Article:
Monday 29 August 2011

Only Ever Always

Only Ever Always by Penni Russon (Allen & Unwin)
PB RRP $16.99
ISBN 987-1-74175-044-7
Reviewed by Thalia Kalkipsakis

When faced with the prospect of losing a beloved uncle, Claire retreats into a dreamscape. It is a parallel place layered behind Claire’s but crumbling and rotten. The objects, even the people, are broken or ‘half used up’.

Here we find Clara, the dreamer’s self and phantom other, who is faced with her own loss, not only of her friend and carer, but also of her refuge in this eerie and unsafe world.

Doubles such as these, or two sides to a coin, permeate the story, adding layers and bringing potency to the people and objects in both worlds.

It is reminiscent of Philip Pullman’s His Dark Materials trilogy, in the way that characters slip between mutually existing words that are layered behind one another, in this case via toxic silvery bubbles of music that seem as dangerous and beautiful as mercury. Clara’s resourcefulness in the face of adults bent on their own agendas is also reminiscent of Pullman.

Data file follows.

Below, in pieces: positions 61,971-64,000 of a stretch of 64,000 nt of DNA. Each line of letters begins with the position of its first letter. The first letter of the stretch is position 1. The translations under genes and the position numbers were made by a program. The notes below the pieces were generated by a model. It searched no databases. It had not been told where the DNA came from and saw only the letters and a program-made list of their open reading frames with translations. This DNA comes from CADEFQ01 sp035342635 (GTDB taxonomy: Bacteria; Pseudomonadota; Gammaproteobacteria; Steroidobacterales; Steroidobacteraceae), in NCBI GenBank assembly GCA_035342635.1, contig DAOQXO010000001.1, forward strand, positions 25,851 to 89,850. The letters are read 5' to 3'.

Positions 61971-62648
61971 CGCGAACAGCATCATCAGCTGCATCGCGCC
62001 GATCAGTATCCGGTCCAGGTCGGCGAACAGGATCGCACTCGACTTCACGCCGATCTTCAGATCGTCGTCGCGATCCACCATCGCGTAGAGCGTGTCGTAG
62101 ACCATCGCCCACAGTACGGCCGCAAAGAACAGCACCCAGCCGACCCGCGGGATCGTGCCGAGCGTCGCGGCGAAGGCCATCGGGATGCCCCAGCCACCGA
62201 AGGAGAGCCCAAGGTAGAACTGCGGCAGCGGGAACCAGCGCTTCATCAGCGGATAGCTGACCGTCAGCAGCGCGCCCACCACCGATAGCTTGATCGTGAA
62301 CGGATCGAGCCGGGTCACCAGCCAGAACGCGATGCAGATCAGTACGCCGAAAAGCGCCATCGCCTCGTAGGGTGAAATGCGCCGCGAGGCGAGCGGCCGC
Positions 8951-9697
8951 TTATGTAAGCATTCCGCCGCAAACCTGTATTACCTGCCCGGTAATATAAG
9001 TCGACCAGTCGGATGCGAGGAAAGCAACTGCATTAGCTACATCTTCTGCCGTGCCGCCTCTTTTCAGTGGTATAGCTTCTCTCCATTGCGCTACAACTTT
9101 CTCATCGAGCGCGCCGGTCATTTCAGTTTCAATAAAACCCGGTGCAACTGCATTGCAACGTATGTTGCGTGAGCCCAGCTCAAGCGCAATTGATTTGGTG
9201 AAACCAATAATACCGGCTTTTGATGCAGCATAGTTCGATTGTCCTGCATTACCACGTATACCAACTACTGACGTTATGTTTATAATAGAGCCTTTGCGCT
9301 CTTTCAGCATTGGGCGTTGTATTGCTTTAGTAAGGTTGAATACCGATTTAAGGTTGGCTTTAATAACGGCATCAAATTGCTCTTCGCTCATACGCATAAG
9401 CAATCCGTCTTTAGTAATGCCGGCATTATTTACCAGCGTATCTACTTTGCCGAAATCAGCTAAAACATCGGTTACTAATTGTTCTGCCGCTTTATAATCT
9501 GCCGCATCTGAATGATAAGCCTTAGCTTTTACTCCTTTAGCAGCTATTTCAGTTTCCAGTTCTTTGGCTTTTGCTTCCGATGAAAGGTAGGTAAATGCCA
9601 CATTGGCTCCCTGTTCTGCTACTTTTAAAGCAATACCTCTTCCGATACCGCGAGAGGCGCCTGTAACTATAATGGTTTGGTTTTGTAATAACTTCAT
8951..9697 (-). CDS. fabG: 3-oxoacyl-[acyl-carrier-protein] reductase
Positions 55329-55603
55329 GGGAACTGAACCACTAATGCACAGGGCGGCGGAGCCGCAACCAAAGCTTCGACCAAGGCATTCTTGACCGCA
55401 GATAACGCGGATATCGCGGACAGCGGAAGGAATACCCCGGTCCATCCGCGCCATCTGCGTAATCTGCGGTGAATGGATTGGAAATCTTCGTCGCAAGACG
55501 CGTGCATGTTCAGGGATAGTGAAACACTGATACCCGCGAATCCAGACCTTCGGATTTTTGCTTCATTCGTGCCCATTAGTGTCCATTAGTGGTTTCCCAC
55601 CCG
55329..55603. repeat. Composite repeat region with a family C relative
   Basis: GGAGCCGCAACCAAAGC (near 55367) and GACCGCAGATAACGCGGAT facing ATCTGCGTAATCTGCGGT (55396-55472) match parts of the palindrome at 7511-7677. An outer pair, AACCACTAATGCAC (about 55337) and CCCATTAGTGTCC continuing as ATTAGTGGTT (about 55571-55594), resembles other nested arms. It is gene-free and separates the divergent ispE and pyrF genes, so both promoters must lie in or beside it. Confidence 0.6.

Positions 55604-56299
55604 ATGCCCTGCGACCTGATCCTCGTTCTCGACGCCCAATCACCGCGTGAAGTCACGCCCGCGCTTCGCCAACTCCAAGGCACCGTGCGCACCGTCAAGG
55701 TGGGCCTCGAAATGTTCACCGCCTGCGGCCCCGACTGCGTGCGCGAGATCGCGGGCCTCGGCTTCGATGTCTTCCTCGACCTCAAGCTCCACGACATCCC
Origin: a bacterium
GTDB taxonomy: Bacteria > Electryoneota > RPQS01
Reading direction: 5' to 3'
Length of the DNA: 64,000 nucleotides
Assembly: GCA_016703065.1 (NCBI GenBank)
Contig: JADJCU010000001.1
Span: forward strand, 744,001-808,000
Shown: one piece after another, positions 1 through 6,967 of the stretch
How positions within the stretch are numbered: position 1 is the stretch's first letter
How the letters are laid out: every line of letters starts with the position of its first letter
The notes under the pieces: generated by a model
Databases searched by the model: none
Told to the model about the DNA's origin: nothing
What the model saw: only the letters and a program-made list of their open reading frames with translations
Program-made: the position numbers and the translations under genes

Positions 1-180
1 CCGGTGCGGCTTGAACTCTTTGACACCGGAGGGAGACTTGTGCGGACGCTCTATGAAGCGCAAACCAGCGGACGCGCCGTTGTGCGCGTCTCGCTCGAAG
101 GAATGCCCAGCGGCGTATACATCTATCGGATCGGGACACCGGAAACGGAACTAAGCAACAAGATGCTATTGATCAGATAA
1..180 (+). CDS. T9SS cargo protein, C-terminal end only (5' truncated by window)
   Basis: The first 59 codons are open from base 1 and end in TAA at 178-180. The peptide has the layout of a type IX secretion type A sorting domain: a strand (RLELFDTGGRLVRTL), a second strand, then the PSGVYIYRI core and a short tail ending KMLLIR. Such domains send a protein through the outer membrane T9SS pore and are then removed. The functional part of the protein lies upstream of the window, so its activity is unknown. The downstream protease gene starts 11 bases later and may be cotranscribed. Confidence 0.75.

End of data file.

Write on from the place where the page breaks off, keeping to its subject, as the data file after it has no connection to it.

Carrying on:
But it is Russon’s depiction of the dreamscape that makes this story stand apart. Her language is both poetic and unsettling, very much like a dream. Objects become potent with weight of emotional symbolism in this place where everything, even the very ground, is slimy and uncertain.

Claire’s passages, set in the ‘real’ world, are written in second person, which has the effect of making the reader feel that she, in turn, is dreaming Claire’s story. This is both powerful and deliberate, to the point where Russon momentarily brings herself into the story, addressing her character directly and telling her, ‘I am a dreamer too.’ How fortunate are we as readers to witness such a dream.

Recommended for readers twelve and over, there is much to be discovered in Only Ever Always, depending on what the dreamer, or reader, brings to the story. It might even offer solace for anyone facing grief of their own. At its heart, this story is ultimately about hope, grief and love, and finding the courage to accept all three.

Thalia’s latest book is called Head Spinners: six stories to twist your brain ( 

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